The second rule pertains to the use of dialogue with roleplays. Throughout your writing someone will inevitably speak. You must make sure that the reader knows who is speaking at all times. Dialogue is useless if the reader doesn't know who's talking. They may become lost and want to re-read things to solve the mystery of who spoke those fateful words. You want to make sure your descriptive words such as "he said" or "John said", do not awkwardly interrupt a spoken sentence. Place them where a break would come naturally in speech-that is, where the speaker would pause for a breath. The best test for placing an attributive is to speak the sentence. For example:

["What's more, they would never,"she added, "consent to the plan."]

Is incorrect as compared to:

["What's more," she added,"they would never consent to the plan." ]

A nifty trick I have recently learned in roleplaying is that it is useful to color dialogue using the color text feature. Make your character talk in one color and anybody else he or she runs into in another, more bland, color. Make them colors that are easy on the eye and readers can easily make the transition from the normal text to that. You don't want a rainbow, either. Be sure to use the same color for each of the strangers and a different one for your main character.

While on the subject of dialogue, I'd like to add a mistake I have found in many roleplays, even ones by experienced roleplayers. Do not end your dialogue in a period if you have a descriptive phrase like "he said" after it. The dialogue ends in a comma.

["That is probably for the best." said Tom. ]

Is incorrect as compared to:

["That is probably for the best," said Tom. ]

Rule #3
Don't use dialect unless you are a devoted student of the tongue you hope to reproduce. If you use dialect, you must be consistent. The reader will become impatient or confused upon finding two or more versions of the same word or expression. In dialect, it is necessary to spell phonetically to capture the unusual inflections. If you aren't fluent in speaking that way in real life, don't write that way. You will end up just writing mumbo-jumbo that your reader is going to have to try to decipher. They are supposed to be reading a story, not wasting time thinking about what a character said.

Rule #4
Don't fancy up your writing with adverbs. Do not write adverbs such as tangledly. Nobody says tangledly. Words that are not used orally are seldom ones to use in a roleplay. Do not dress up words by adding -ly to them. Also, be sparing in the use of adverbs after "he said," "she replied," and the like. Writing "he said excitedly" "she replied grumblingly" is annoying and cluttered. Let the conversation itself disclose the speakers manner of condition. Inexperienced writers not only overwork their adverbs but load their attributives with explanatory verbs: "he consoled," "she congratulated." They do this, apparently, in the belief the word said is always in need of support, or because they have been told to by bad writers. On a final note, don't think saying "he said" or "she said" repeatedly is a bad thing. There's no reason people should be intentionally avoiding the word "said" as a descriptive word.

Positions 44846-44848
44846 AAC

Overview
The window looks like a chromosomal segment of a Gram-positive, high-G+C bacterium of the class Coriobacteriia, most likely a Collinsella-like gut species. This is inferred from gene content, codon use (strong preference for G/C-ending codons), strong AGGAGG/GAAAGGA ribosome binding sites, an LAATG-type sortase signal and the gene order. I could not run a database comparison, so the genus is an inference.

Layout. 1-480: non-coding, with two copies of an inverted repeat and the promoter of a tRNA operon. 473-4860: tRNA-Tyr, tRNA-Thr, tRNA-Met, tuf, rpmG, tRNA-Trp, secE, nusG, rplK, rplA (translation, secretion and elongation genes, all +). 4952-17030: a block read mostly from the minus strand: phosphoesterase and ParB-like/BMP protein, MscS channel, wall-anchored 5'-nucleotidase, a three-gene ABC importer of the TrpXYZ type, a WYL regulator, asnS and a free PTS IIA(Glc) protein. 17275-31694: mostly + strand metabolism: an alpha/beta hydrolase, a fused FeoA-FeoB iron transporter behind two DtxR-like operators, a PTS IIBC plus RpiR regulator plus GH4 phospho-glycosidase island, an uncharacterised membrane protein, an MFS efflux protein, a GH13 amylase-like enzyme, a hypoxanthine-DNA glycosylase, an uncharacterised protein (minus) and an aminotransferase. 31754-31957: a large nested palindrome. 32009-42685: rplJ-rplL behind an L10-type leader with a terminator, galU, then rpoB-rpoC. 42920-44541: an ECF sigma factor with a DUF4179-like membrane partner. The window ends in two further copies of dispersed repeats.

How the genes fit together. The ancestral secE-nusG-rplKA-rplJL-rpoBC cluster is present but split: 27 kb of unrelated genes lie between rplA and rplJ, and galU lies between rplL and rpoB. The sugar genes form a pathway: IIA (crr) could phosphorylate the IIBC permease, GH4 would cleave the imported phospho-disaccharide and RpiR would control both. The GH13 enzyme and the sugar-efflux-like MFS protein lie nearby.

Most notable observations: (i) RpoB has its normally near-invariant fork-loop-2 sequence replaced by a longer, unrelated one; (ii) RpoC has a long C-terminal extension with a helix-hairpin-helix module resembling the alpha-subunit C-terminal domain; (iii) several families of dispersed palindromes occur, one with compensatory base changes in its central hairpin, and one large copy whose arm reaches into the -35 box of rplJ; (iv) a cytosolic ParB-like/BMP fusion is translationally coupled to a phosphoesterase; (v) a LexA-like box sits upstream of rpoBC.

Rule #5
Revise and rewrite your work. Revising is part of writing. Few writers are so great that they can create what they are after on the first try. Usually by re-reading something you have written you will find that someone should have said something different or you forgot to add a scene or cut one that would allow the piece to better flow. Almost 100% of the time, there are grammatical errors you will find and correct after reading and re-writing. Once you post your roleplay, you should take the time to re-read it immediately. Good writers will often find themselves clicking the edit button at least once and sometimes even more to make anything from minor to major changes. You will seldom find a roleplay by me without seeing the words "Last Edited:" at the bottom i.e in other RP sites. Edit option isn’t available in HalfBloodhillrpg.com of course.